Thursday, August 12, 2010

Out of the pot, into the fire: How hierarchy defines our lives

I've just finished the first week of what will be a four-month stay in Zambia (and the reason femonomics posting won't be daily for a while).  The first time I was in Zambia, I was a cultural outsider.  I spent a lot of time just chatting with people, anyone who would, to try out my fumbling grasp of the local language (English is the language taught in schools, but other languages remain prevalent), and understand as much as I could about the place whose people made up data points in our research.  After three months spent working with Zambian women, living with Zambian housemates, cooking and eating Zambian food, and making Zambian friends, I felt integrated enough into the culture that when I returned this time, part of it was strangely like a homecoming--returning to an old familiar place and the memories it holds.

But as I felt less cultural separation between myself and the Zambians around me--of course we still came from different backgrounds, but I no longer felt like a complete outsider--I noticed a strange thing.... I was adapting more to the class hierarchies of Zambian society.  Instead of chatting with guards and bus drivers, I offered them curt greetings and hurried on my way, trying to avoid the inevitable discussion of my relationship status that I'd learned would follow.  I found myself referring to domestic workers in local terms, as a "garden boy" and "maid," despite finding these terms pejorative, and using "She doesn't even speak English!" to express that someone was uneducated to my housemate.  And honestly, I had no idea why.  The less I saw my middle class Zambian friends as separate from myself, the more I was adopting their way of organizing the world into "other" and "same."  As I saw things less in terms of me versus them, developed country versus undeveloped, white(ish) versus black, the more I saw them as educated versus not, laborer versus professional, economically comfortable versus poor.  I was absorbing a new set of hierarchies and division to replace the old, and it felt as natural as breathing.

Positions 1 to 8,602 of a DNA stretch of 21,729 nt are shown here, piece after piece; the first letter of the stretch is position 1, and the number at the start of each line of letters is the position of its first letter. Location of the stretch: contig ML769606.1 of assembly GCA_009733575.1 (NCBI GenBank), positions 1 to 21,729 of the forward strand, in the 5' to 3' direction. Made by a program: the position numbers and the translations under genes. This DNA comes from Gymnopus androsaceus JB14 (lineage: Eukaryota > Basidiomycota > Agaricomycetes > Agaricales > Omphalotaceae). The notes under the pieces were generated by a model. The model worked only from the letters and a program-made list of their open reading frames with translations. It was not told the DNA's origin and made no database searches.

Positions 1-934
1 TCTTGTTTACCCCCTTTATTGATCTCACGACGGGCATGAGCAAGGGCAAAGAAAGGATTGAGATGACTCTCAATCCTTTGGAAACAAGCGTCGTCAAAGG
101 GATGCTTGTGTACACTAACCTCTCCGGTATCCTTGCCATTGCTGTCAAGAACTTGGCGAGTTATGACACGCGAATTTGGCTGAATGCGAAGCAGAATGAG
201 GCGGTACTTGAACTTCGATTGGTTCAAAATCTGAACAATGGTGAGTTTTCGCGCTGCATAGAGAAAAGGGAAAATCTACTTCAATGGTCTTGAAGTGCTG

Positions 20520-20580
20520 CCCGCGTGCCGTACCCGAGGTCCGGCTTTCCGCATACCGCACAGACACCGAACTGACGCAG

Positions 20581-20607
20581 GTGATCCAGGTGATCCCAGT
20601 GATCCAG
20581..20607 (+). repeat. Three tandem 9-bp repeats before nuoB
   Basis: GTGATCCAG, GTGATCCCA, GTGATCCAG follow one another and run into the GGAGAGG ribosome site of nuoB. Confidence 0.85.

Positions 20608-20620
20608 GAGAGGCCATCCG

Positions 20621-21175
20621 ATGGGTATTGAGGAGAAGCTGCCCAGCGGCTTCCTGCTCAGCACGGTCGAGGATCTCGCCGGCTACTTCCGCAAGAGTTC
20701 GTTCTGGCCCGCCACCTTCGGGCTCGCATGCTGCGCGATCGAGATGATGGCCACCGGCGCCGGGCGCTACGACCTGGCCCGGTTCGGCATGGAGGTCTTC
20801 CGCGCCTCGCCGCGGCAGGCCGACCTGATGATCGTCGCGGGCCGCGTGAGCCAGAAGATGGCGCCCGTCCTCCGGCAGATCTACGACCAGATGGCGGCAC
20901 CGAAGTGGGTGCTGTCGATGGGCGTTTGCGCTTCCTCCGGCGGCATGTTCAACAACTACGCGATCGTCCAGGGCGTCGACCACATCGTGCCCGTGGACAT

There are many misconceptions about developing countries, especially African ones, that I hope to address in a future post.  But one of the most pernicious is that everyone is poor, destitute, and miserable.  Far from it.  Plenty of Zambians, especially urban ones, are middle class, comfortable, and caught in between the same appreciation of their good fortune and striving dissatisfaction that so many Americans face.  And very often these individuals seem to define themselves in contrast to those that are not, just as much as we define ourselves in contrast to our vision of them.  Why is that?  Is it human nature for us to make sense of our landscape through hierarchy?  Does our wealth mean nothing if we are not richer than?  Is our education useless if we're not smarter than?  Or is it the insidious effect of Colonialism, still boiling away, in which class and ethnic divisions were often encouraged in order to better control Colonial lands?  (For more on this, see Mahmood Mamdani's wonderful book Citizen and Subject, about how the British encouraged hierarchical and authoritarian local rule in South Africa in order to better oppress the Africans they sought to dominate.)

If we rid ourselves of one form of oppression, will another replace it?  Is hierarchy truly as natural to us as breathing?

1 comment:

  1. It depends on the framework within which you ask this question.

    If you're asking, "Is hierarchy the dominant cultural form on this planet, and have all of us been so thoroughly trained in it that we do it as natural as breathing," then I would answer yes.

    If you're asking, "Is hierarchy an unchanging hallmark of human nature?" then I would answer that I believe the jury is still out on that one, since only small pockets of non-hierarchical indigenous culture survive the massive expansion of our own.

    If any of us, raised in a kyriarchy since birth, tried to create a different, non-authority-centric system and practice living within it, we'd have to be very self-aware, mature human individuals who were constantly on the lookout for subtle ingrained responses, much like de-programming yourself from a lifetime of racism and misogyny, but on an even grander scale.
    I do think that working to have human responses rather than racist or misogynist responses is the first step towards imagining this mad new human-centered world, though.


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